Mass slaughter of buffalo and bison took place in Canadian territory as well, and was part of a deliberate campaign to break Indigenous resistance to (further) settler incursions onto Native land and the railroad.  The removal of the buffalo also meant that when it came time to sign treaties, the Canadian government could more or less set any terms it saw fit and Indigenous leaders basically had to comply with them or their people would freeze and starve (that’s if gov officials even bothered to translate the actual terms of the treaty at all).

The “disappearance” of the buffalo is narrativized as part of a larger myth surrounding the “disappearing Indian” whose absence clears the land for the incoming white pioneers to take their place.  The murder, destruction, slaughter of bison and buffalo was a tactic essential to the genocidal colonial project.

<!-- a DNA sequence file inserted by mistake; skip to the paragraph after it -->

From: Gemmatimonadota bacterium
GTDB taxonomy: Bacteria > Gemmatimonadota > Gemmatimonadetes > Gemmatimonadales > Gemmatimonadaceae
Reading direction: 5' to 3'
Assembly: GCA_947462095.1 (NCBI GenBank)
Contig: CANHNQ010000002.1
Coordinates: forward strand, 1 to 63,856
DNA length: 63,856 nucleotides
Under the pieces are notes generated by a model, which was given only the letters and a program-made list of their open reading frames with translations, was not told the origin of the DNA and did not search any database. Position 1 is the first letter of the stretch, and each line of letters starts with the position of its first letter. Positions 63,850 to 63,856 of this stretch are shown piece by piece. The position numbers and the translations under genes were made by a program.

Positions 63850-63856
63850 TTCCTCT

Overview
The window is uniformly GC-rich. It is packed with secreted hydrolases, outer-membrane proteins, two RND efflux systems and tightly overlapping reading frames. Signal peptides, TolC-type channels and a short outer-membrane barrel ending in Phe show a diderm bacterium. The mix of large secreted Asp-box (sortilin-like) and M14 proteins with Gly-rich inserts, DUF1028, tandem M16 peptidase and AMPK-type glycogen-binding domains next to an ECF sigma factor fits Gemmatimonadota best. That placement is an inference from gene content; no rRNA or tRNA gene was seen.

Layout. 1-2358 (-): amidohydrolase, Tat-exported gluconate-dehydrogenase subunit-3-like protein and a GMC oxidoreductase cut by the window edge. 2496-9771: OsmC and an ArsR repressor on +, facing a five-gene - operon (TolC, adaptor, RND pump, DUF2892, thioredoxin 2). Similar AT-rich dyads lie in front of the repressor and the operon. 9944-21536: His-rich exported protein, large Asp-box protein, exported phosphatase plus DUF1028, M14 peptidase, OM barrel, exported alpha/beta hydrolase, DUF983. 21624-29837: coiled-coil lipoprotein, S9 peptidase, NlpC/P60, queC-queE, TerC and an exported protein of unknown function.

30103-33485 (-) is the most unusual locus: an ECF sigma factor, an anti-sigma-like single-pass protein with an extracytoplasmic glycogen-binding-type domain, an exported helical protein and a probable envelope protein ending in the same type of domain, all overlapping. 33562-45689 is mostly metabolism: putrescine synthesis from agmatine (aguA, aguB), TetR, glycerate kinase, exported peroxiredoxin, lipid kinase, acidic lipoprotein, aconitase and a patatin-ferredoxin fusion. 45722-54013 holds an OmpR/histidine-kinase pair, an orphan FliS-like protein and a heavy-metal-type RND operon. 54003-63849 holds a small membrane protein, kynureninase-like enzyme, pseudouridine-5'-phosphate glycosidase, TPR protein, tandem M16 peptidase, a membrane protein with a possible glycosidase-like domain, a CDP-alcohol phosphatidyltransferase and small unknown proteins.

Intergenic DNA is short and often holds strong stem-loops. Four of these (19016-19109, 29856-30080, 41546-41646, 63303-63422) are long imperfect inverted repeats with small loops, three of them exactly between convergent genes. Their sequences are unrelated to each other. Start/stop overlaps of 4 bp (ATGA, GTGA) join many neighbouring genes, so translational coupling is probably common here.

(via artistsuffer)

#history  

relative-pronoun:

SI ÞIN NAMA GEHALGOD: A booklet of weird Catholicism.

Si Þin Nama Gehalgod (‘hallowed be thy name’ in Old English) contains twenty vignettes, seven of which are new and were written specifically for this collection. If you enjoy rosaries made out of human teeth and monks cursing in sign language, then this chapbook is most certainly your kind of thing. The images are from the public domain and include engravings by Hieronymus Wierix (1553–1619) and Cornelis Galle the Elder (1576-1650) and Younger (1615-1678). Each booklet costs $6.15 CAD + shipping and can be purchased through my Big Cartel store.

Booklet details:

  • 5.5” x 8.5”
  • 16 pages
  • Cover is pink card stock; interior pages are cream-coloured
  • Printed in black and white
  • Saddle stitch binding with pink thread
  • Designed, printed, and bound by me, the person who wrote the things

Also available for purchase is my first collection of vignettes, Uncanny Anatomy.

(via sebastian-flyte)

#wants